From John Folk-Williams’s blog Cross Collaborate
Amid the excitement surrounding the Obama Administration’s use of the internet for massive public engagement, I’ve been looking for web-based applications that can be used on a much smaller scale to support collaborative policy projects.
While online services can’t yet take the place of in-person dialogue, there are many applications that can offer significant support through real-time web meetings.
This post gives a quick overview of one of the key meeting technologies: web conferencing. This provides the core functionality of today’s online collaborative experience. While the basic technology has been in use for some time, it’s only in the last few years that it has become affordable to smaller organizations. No longer restricted to in-house networks of large agencies, online meetings are accessible from any computer by means of a single link in an email or instant message.
What is Web Conferencing?
Web conferencing is an online meeting service that enables all participants to see the computer screen of the session convener while communicating by voice. Live presentations can be conducted using any application, such as PowerPoint, a spreadsheet or animated video – whatever the host of the meeting is displaying on screen.
A whiteboard, available in most of these applications, permits drawing, as on a flip chart, during the session. The host can shift control to another attendee’s computer at any time, allowing for collaborative work on the whiteboard or any other application.
Many of these applications now include limited video that shows one or two participants in corner windows, leaving the main part of the screen visible for the continuing demonstration. Other features include the ability for participants to communicate privately by means of text chat in side conversations during a meeting.
Audio is provided either through a conventional phone conference call or through a voice-over-internet (VOIP) service using the computer’s built-in speakers and microphone. These days, most of the applications incorporate voice communication into their pricing package rather than require purchase of a separate service.
Below I’ve included a video demonstration of DimDim, one of the newer applications. I apologize for the fact that this is a promotional piece (I have absolutely no connection to the company!), but it is the clearest presentation I could find. It summarizes features that are common to most of these applications.
Selected Web Conferencing Applications
Since features, per user costs and meeting capacities differ with each provider, each application needs to be evaluated for suitability to the needs of the users. [Cross Collaborate makes no recommendations of any kind.]
GoToMeeting charges a flat monthly fee for unlimited users with up to 15 participants. Although it is one of the more established screen-sharing meeting applications, it lacks features that have become standard for most competitors. These include whiteboards with drawing tools, file transfer and video.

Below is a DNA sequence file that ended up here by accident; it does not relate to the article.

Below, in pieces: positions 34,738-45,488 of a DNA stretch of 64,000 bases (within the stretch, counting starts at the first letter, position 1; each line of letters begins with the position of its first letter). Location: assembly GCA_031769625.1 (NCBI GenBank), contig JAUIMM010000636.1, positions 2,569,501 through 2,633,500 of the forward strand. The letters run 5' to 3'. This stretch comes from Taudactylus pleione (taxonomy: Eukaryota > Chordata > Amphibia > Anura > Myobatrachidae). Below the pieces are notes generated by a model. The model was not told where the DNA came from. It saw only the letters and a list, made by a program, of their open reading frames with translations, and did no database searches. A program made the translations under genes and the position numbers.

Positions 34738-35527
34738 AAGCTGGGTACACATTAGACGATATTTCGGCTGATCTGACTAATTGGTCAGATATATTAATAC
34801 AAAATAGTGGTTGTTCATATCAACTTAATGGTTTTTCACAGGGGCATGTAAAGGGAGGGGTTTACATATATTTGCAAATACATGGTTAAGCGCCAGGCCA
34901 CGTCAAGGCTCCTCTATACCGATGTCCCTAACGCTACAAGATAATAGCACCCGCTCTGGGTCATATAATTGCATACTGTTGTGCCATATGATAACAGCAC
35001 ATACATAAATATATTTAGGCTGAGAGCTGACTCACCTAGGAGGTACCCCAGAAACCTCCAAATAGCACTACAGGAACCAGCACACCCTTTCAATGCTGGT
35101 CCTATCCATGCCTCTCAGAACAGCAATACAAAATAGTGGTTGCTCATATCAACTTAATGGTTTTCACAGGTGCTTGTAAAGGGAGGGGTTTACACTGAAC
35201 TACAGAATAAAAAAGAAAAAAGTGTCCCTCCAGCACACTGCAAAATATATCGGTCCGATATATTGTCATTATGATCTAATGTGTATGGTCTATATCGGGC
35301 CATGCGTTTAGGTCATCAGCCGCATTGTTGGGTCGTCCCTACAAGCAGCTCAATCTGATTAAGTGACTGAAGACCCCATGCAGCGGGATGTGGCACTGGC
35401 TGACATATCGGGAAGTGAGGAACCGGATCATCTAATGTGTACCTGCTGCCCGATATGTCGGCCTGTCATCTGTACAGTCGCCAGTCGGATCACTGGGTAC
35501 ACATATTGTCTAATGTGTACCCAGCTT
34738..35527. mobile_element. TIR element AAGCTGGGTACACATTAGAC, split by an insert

DimDim offers a limited video feature, as shown in the demo, permitting meeting attendees to see the person in charge of the screen. Its free version permits meetings with up to 20 participants.
Yugma features a Skype edition and teleconferencing for larger meetings. The free version allows meetings with up to 20 participants, and the Pro version allows recording of every meeting for later playback.
Microsoft Office Live Meeting Live Meeting is a hosted service accessible through Microsoft’s Office applications. All Office features are available to use during screen-sharing sessions. Meetings can be scheduled and announced through Outlook in Windows, and audio is provided either through the computer on a VOIP service or by conventional call-in. Limited video elements are also incorporated.
Vyew includes a built-in VOIP service for up to 50 users and free tele-conferencing for larger meetings up to 150. It has an extensive set of drawing and annotation tools as well as optional plug-ins for specialized needs. Each meeting space is known as a VyewBook and contains “pages” which can be used to assemble, edit and comment on content from many different applications. The free version allows up to 10 participants.
Yuuguu has its own VOIP capability but also integrates with Skype. Screen sharing is quite fast to initiate through instant messaging or chat (all major instant messaging services are supported). Screen control can also be shifted quickly and files exchanged through the chat medium. The free version allows meetings with up to 5 participants.
WebEx is the most senior provider of screen-sharing technology. Although well known for a focus on corporate services, it also provides a package for small-to-medium organizations that permits meetings with up to 25 participants for a flat monthly fee.
In future posts, I’ll be reviewing the state of video conferencing as well as the use of older technologies specifically adapted to policy dialogue and deliberation.